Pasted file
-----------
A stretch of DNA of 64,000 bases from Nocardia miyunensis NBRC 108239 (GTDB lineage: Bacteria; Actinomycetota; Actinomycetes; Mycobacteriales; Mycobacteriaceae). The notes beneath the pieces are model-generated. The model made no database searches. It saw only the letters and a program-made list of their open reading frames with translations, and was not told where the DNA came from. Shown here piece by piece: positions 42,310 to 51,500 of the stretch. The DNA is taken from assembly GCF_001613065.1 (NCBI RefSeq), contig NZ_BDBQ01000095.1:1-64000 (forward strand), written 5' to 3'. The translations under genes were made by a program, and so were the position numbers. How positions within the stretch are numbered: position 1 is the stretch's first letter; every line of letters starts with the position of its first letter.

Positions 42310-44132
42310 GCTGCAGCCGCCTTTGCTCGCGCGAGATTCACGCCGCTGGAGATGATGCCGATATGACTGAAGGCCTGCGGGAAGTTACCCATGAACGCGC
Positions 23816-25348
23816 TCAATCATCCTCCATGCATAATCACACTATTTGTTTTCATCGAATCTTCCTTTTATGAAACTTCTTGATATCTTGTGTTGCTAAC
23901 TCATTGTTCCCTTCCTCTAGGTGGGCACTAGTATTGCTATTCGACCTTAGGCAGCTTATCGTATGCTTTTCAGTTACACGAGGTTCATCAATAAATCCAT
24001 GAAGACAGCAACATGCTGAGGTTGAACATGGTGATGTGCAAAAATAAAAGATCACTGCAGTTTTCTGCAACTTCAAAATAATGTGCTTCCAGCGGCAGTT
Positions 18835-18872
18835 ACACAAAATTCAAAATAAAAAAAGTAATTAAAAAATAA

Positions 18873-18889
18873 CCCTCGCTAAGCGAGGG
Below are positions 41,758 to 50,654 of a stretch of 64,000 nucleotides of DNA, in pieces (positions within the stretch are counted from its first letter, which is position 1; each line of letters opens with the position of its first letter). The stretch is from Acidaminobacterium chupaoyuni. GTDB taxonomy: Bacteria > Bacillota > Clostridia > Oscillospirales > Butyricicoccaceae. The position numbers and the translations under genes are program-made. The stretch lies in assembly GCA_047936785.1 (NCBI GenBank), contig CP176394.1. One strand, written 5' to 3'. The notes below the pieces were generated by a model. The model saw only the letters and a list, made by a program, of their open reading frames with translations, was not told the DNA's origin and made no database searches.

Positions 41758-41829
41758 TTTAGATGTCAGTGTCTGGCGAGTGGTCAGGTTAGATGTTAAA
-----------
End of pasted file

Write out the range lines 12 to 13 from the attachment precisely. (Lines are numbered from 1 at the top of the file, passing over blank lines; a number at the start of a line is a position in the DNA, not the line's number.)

Below are positions 41,758 to 50,654 of a stretch of 64,000 nucleotides of DNA, in pieces (positions within the stretch are counted from its first letter, which is position 1; each line of letters opens with the position of its first letter). The stretch is from Acidaminobacterium chupaoyuni. GTDB taxonomy: Bacteria > Bacillota > Clostridia > Oscillospirales > Butyricicoccaceae. The position numbers and the translations under genes are program-made. The stretch lies in assembly GCA_047936785.1 (NCBI GenBank), contig CP176394.1. One strand, written 5' to 3'. The notes below the pieces were generated by a model. The model saw only the letters and a list, made by a program, of their open reading frames with translations, was not told the DNA's origin and made no database searches.

Positions 41758-41829